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Forecast is gloomy, but if you look hard, Bears have bright spots

Did I read in one recent magazine report that the Bears were one of the two worst teams in the NFL? Right there with the catfish-like, bottom-feeding Cleveland Browns?

I did.

ESPN’s football ‘‘professor,’’ John Clayton, has the Bears 25th in his power rankings, out of 32 teams. A small step up.

Sports Illustrated has the Bears last in the NFC North and no factor in anything.

Fox Sports puts them at No. 29, with a ‘‘talent-deprived defense.’’

Anybody else want a shot?

The Sporting News has them 26th. ChicagoFootball.com has them 27th.

So when I picked them to go 7-9, it was pure optimism mixed with dart-at-a-board randomness, combined with a firm belief in NFL parity, with all teams steadily retreating to or rising toward the norm.

According to all those preseason experts, however, a 3-13 or 4-12 record would be about right for the Bears in 2015. Maybe even 2-12.

Why even watch? Starting with this Packers-Bears kickoff game. I mean, is it any fun knowing your home team is pitiful, then having to watch it defoliate into a skeleton tree over the course of four months?

No.

So let’s dig for possibilities of hope.

Shovel, please. Thank you.

Whew, this is hard work.

I think I found three. Maybe four.

You can read and ponder, or simply beat your head against the misery tree until that final Bears game against the Lions on Jan. 3.

1. John Fox

He’s a real head coach who has done this before, with success. And he comes with a solid offensive and defensive crew led by Adam Gase and Vic Fangio, both of whom were batted around as possible NFL head coaches last year.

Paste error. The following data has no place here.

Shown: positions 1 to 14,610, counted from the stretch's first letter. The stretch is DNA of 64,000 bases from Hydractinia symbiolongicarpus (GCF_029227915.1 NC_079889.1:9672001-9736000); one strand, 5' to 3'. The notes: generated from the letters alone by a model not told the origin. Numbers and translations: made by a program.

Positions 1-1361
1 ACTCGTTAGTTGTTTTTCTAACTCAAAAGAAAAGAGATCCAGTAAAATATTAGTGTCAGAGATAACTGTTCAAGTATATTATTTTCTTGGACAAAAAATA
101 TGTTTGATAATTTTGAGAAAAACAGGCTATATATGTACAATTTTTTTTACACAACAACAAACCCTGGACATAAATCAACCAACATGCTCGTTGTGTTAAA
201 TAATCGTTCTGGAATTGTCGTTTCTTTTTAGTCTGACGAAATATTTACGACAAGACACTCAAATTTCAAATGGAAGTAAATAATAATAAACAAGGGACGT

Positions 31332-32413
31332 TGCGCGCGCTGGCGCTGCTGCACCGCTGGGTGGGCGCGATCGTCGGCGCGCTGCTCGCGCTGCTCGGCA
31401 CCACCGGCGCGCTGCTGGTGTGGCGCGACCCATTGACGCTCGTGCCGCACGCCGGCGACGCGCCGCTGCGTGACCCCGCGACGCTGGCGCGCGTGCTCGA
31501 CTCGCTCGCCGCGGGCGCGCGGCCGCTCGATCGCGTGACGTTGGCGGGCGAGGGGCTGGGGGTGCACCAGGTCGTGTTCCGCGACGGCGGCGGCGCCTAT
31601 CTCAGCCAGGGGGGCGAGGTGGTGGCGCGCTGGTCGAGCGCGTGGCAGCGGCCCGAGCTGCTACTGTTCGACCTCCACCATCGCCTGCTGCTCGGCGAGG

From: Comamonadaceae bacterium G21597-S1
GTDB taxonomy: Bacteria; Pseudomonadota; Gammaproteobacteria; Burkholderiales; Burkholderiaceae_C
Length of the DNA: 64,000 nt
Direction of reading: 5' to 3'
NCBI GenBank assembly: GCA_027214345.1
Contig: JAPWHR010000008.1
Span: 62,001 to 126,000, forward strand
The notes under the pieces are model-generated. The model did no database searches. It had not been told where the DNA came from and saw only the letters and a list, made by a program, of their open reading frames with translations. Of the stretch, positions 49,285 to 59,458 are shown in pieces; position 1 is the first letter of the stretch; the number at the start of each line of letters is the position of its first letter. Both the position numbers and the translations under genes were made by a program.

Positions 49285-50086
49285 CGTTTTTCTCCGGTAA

Making assistants into first-time head coaches used to be the Bears’ modus operandi (Latin for dart-throwing mixed with cheapness). Witness Mike Ditka, Dave Wannstedt, Dick Jauron, Lovie Smith. And then there was Canadian expert Marc Trestman, pretending to be a head coach when actually he was a moonlighting professor of antiquities.

So if a head coach means anything to a team’s success, Fox is a big — OK — normal-sized plus.

2. Jay Cutler

Ridicule him all you want. Make fun of the ‘‘Cutler face.’’ (I have.) Comment on how he doesn’t like the playoffs, has an instinct for turnovers and has been here too long. True, true, true.

But. BUT! He has a strong arm, is moderately athletic and has studied offensive schemes so long that if he were a linguist, he would be fluent in a dozen languages.

And. And! He is better than many young quarterbacks whom some teams are resigned to playing, and the guy has thrown for almost 28,000 career yards. That counts for something. Maybe Gase can get Cutler to do the simple things well.

Simple things done well can lead to success, especially if other teams screw up. Which they do.

3. The schedule

The Cardinals, Raiders, Chiefs, Vikings, Rams, 49ers, Redskins and Buccaneers are all beatable. Even by a lousy team. And the Bears play the Lions and Vikings twice.

Also, NFL teams picked to be great or terrible often surprise ‘‘experts’’ — read, fantasy football geeks — and everything predicted turns upside down. And experts say, ‘‘Who knew?’’

So, with luck — and isn’t luck the biggest factor in all our lives? — the Bears can beat some of these teams. Beat one of them twice and, holy Super Bowl! — that’s one-quarter of the way to eight wins. Which is .500. Which would be wild success for a team picked to suck scum from the bottom of the tank.

4. I got kind of stuck here

Reason four. Let’s see.

I said four reasons for optimism. I did.

Oh, yes, this last reason is emotional and debatable. (But what isn’t, my friends?)

These are the Bears. Correct that, Da Bears. The freaking Chicago Bears!

These are not the Jaguars or the Chargers or some sissy-lame pseudo-team like the Titans.

Da Bearss!

Enough said.

Follow me on Twitter @ricktelander.

Email: rtelander@suntimes.com